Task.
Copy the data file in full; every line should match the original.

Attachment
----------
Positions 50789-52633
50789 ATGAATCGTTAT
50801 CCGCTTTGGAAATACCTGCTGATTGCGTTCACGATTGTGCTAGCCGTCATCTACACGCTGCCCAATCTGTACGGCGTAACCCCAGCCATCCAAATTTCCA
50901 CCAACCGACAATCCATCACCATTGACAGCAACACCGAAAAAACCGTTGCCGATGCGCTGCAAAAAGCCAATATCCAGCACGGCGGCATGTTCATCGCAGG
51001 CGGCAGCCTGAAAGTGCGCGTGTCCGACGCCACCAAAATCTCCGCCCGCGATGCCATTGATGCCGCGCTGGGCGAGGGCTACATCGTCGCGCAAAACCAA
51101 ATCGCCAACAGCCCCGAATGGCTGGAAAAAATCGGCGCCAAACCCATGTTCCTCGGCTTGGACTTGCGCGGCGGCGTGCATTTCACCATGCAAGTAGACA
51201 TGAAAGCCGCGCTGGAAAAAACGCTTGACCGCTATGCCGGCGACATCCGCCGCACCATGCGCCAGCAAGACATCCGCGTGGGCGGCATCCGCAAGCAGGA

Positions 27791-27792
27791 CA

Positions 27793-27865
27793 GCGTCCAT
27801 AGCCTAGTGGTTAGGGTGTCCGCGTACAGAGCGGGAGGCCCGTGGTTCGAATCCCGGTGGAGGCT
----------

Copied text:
Positions 50789-52633
50789 ATGAATCGTTAT
50801 CCGCTTTGGAAATACCTGCTGATTGCGTTCACGATTGTGCTAGCCGTCATCTACACGCTGCCCAATCTGTACGGCGTAACCCCAGCCATCCAAATTTCCA
50901 CCAACCGACAATCCATCACCATTGACAGCAACACCGAAAAAACCGTTGCCGATGCGCTGCAAAAAGCCAATATCCAGCACGGCGGCATGTTCATCGCAGG
51001 CGGCAGCCTGAAAGTGCGCGTGTCCGACGCCACCAAAATCTCCGCCCGCGATGCCATTGATGCCGCGCTGGGCGAGGGCTACATCGTCGCGCAAAACCAA
51101 ATCGCCAACAGCCCCGAATGGCTGGAAAAAATCGGCGCCAAACCCATGTTCCTCGGCTTGGACTTGCGCGGCGGCGTGCATTTCACCATGCAAGTAGACA
51201 TGAAAGCCGCGCTGGAAAAAACGCTTGACCGCTATGCCGGCGACATCCGCCGCACCATGCGCCAGCAAGACATCCGCGTGGGCGGCATCCGCAAGCAGGA

Positions 27791-27792
27791 CA

Positions 27793-27865
27793 GCGTCCAT
27801 AGCCTAGTGGTTAGGGTGTCCGCGTACAGAGCGGGAGGCCCGTGGTTCGAATCCCGGTGGAGGCT